*K*_{tg}The max principal stress computed using the finite element model is 51,179 psi.

This is within two percent of the hand calculation. The von Mises stress computed by the finite element model is 52,342 psi and is shown below.

Note that for the 6061-T6 material that was chosen for this plate, 52 ksi is well above both the yield and ultimate strength of the material, 41.0 ksi and 42.5 ksi respectively . Further analysis is required.

## Step 3: Correct Linear-Elastic Stress

The simplest approach to determine whether or not this linear-elastic stress is an issue would be to perform a hand calculation using the Neuber plasticity correction. This method is both accurate and quick. The Neuber correction allows determination of total strain (elastic + plastic) and nonlinear stress using a hand analysis method. This method is especially helpful during the initial design / optimization phase of product development. Instead of iterating multiple times to solve a single load case, multiple designs and load cases can be considered. This can cut a significant portion of development time out of the design cycle!

To perform the Neuber correction, the following must be used:

In other words, the product of the linear-elastic stress and strain remains constant. As such, a point on the material stress strain curve that meets this requirement can be found.

The nonlinear stress at different strain levels can be determined while holding the above product constant. These stress-strain sets will result in the dotted blue line shown in the figure below. The intersection of the dotted blue line with the stress-strain curve is the nonlinear stress state.

The nonlinear stress computed using this approach is 41.489 ksi. This is slightly above the 0.2% offset yield strength of the material but is significantly less alarming than 52 ksi.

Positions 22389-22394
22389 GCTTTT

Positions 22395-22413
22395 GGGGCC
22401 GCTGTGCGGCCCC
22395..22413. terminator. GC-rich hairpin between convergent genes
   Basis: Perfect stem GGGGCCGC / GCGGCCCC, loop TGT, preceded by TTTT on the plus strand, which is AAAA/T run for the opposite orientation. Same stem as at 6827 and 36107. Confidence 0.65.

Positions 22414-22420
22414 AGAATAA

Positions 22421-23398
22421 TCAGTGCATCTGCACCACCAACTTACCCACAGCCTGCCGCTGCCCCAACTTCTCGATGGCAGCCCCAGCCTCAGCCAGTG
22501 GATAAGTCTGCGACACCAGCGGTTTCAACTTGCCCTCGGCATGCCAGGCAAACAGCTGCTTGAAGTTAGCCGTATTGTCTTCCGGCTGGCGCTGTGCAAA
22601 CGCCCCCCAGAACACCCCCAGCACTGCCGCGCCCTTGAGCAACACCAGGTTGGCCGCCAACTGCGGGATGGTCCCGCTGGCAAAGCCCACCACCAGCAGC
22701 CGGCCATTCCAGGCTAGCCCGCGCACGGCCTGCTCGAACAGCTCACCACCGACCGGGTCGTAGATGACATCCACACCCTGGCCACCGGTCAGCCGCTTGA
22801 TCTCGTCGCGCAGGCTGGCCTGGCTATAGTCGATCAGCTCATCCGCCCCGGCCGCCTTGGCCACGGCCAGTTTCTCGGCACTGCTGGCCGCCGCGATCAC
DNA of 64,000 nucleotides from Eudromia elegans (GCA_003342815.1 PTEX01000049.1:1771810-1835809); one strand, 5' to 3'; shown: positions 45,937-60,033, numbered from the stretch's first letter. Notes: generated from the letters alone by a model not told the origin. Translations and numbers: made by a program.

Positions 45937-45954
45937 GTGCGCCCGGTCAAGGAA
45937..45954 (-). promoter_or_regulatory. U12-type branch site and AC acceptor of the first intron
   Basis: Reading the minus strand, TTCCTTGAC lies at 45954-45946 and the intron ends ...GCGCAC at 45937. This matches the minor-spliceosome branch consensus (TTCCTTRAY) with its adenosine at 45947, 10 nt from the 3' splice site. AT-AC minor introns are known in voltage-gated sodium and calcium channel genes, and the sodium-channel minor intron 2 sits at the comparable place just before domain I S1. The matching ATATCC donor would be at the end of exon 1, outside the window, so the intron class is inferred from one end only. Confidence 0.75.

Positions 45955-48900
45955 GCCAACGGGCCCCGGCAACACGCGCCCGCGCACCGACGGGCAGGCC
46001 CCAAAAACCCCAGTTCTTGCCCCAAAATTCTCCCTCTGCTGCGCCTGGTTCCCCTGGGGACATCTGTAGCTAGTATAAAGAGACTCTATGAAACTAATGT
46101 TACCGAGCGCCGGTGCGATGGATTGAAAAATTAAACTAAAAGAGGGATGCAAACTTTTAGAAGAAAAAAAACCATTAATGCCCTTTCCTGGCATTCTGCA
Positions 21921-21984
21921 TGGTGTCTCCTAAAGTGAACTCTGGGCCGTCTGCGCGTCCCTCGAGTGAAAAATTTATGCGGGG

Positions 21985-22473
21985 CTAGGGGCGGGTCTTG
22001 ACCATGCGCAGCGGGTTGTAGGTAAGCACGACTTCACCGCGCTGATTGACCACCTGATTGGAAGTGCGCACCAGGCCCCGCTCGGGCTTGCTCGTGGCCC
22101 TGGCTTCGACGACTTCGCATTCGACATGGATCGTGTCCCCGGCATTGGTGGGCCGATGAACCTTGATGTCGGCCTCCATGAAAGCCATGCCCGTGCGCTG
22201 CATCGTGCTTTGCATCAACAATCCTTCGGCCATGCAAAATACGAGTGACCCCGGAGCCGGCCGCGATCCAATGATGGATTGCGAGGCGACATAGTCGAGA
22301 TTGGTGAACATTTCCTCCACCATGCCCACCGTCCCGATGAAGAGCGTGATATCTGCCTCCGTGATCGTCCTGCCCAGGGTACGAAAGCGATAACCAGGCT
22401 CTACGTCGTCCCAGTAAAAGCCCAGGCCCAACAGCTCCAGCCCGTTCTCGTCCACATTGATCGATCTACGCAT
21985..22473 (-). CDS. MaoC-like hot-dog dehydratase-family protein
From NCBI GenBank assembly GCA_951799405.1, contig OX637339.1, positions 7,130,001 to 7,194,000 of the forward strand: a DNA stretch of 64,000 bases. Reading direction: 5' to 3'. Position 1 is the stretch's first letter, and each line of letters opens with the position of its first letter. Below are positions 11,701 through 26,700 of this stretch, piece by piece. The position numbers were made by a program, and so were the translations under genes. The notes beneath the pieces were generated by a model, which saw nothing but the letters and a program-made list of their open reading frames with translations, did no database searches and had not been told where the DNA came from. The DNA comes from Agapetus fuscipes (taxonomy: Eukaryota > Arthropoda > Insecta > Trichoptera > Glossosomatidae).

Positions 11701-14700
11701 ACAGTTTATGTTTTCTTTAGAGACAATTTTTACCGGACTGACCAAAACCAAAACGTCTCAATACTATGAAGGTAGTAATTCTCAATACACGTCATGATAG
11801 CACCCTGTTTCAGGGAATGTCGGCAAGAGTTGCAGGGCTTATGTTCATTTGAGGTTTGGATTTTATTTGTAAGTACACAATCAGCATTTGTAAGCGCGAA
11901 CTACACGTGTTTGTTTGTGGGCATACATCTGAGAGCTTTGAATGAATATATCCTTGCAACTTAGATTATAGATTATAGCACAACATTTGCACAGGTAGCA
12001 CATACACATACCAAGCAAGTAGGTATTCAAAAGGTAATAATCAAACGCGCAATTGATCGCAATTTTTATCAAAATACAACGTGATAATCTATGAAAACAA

## Step 4: Compare Result to Nonlinear Analysis

The same example problem was run using a nonlinear material model in Nastran solution 106. The nonlinear von Mises stress from this analysis is presented below:

The peak stress is 40.735 ksi. The stress computed using the Neuber plasticity correction is within 2% of this result. Depending on the model size and number of load cases, the full-fledged nonlinear solution could have taken days to run. This correction took 15 minutes.

## Summary

The rule of thumb in stress analysis is start simple and add complexity. A linear-elastic model is often sufficient for many problems. When a linear-elastic model stress exceeds the linear portion of the stress-strain curve at a local stress concentration, the Neuber plasticity correction can be used to determine the effect of material nonlinearity. This method is preferable to a full-fledged nonlinear analysis in many instances, such as optimization, large model sizes, and large numbers of load cases.

**Written by Vitaliy Rezekulov**

Vitaliy Rezekulov is a Senior Engineer with a background in structural analysis. He has worked on some interesting linear and nonlinear problems. Outside of work he enjoys playing board games and soccer with friends.